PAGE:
Sim Chi Yin’s photographic work lays bare the monumental challenges our planet faces, and simultaneously provides personal accounts of human existence by uniting intimate storytelling with documentary photography. Her research-based practice encompasses moving image, archival interventions and text-based performances. The ongoing project Shifting Sands, parts of which are presented in this issue, grew out of an interest in the history and society of her home country Singapore, which is the world’s largest importer of sand per capita. Sand is one of the world’s most used resources, and its global depletion has serious environmental and social impacts. The second work shown in this Paper Edition is part of the photographic series Burmese Spring. It documents the air of optimism that filled the streets in Myanmar in 2012 when Nobel Prize Winner Aung San Suu Kyi headed the opposition. To Chi Yin, this moment was the “embodiment of all the hope that many Burmese [had]”, revealing both the resilience and fragility of a hopeful nation desperately longing for better times to come.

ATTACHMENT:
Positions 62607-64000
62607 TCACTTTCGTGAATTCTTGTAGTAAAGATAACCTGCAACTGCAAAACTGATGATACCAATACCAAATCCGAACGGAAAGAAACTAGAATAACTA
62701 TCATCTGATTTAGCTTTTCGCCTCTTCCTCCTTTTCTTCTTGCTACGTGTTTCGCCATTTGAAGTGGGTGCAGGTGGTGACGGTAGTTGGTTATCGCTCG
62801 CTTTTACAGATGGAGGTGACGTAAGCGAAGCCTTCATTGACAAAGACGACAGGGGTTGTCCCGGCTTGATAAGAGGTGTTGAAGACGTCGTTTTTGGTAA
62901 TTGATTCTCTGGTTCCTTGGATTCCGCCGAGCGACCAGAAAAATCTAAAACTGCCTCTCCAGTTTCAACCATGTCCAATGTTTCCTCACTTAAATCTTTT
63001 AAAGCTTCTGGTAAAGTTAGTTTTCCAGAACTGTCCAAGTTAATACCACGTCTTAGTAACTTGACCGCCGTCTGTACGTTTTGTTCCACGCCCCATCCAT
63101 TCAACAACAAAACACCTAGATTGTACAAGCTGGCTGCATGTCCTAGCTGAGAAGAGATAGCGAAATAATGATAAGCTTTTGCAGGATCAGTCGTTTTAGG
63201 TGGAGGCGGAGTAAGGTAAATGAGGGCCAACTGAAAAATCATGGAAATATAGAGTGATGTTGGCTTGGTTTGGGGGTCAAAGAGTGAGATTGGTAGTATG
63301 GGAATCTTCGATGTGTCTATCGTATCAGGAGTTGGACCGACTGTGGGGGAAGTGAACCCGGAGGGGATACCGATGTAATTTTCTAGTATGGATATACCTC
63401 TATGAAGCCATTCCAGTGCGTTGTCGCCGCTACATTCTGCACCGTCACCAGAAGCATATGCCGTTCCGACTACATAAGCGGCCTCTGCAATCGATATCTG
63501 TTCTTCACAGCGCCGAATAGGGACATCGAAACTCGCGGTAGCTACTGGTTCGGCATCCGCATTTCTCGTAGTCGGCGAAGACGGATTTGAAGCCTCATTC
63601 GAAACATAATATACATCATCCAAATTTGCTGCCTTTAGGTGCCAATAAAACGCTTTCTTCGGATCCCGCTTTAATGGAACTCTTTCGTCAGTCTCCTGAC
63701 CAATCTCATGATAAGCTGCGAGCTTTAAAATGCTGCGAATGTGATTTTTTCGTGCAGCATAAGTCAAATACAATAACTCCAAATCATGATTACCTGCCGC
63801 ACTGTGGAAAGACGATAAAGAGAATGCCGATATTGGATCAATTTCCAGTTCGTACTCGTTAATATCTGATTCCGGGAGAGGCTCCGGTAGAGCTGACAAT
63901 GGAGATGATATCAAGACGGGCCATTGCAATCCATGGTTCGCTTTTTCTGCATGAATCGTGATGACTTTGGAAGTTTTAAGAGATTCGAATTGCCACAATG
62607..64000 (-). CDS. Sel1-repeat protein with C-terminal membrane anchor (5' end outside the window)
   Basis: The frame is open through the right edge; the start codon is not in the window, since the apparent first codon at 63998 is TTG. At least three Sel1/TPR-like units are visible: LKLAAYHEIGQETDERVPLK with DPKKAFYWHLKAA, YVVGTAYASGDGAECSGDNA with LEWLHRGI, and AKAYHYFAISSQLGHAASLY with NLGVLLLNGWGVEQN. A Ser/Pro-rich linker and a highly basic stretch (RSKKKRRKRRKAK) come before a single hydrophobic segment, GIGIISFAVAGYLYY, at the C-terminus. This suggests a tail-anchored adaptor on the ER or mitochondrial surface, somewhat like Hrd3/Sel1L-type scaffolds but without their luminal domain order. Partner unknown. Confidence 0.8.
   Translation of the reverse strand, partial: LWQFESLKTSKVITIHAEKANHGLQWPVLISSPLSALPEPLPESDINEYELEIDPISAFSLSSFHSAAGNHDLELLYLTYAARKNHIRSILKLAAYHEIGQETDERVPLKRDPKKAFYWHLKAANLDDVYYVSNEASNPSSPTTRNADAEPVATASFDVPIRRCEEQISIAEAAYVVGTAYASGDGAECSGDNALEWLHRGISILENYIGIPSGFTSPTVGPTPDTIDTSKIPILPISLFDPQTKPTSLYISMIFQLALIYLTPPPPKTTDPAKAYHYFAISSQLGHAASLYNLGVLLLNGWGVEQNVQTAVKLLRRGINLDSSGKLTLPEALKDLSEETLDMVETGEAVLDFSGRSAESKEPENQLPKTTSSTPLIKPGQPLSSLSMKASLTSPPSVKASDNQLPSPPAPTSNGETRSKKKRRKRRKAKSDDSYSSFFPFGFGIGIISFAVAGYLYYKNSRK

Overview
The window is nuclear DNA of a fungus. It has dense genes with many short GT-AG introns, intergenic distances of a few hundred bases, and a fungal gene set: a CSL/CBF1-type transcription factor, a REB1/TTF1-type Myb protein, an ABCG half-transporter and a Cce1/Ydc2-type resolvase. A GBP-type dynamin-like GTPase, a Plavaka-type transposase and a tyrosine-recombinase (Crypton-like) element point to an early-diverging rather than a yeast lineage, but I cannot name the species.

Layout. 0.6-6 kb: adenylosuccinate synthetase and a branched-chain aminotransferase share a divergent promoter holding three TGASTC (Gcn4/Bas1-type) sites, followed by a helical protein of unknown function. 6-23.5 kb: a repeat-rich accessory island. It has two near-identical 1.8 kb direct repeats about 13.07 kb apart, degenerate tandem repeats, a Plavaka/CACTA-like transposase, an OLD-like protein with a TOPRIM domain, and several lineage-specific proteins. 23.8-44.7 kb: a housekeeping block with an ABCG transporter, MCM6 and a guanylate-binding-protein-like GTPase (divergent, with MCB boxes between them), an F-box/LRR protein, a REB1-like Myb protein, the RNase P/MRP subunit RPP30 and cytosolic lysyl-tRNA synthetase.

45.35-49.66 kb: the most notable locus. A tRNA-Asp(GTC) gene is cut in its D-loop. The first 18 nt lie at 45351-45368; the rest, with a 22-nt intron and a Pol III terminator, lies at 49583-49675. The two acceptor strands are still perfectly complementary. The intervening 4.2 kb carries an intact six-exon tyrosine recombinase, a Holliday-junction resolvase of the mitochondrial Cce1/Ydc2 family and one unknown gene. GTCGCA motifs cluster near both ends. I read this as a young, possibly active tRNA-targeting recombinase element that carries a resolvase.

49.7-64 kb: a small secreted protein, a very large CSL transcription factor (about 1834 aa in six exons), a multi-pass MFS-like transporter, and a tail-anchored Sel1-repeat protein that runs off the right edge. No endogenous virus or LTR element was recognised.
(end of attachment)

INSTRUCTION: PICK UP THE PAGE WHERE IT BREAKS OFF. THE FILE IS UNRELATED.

Sim Chi Yin, Burmese Spring, 2012, © Sim Chi Yin
Sim Chi Yin, Shifting Sands, Malaysia, 2017 – ongoing, © Sim Chi Yin
Sim Chi Yin, Shifting Sands, Singapore, 2017 – ongoing, © Sim Chi Yin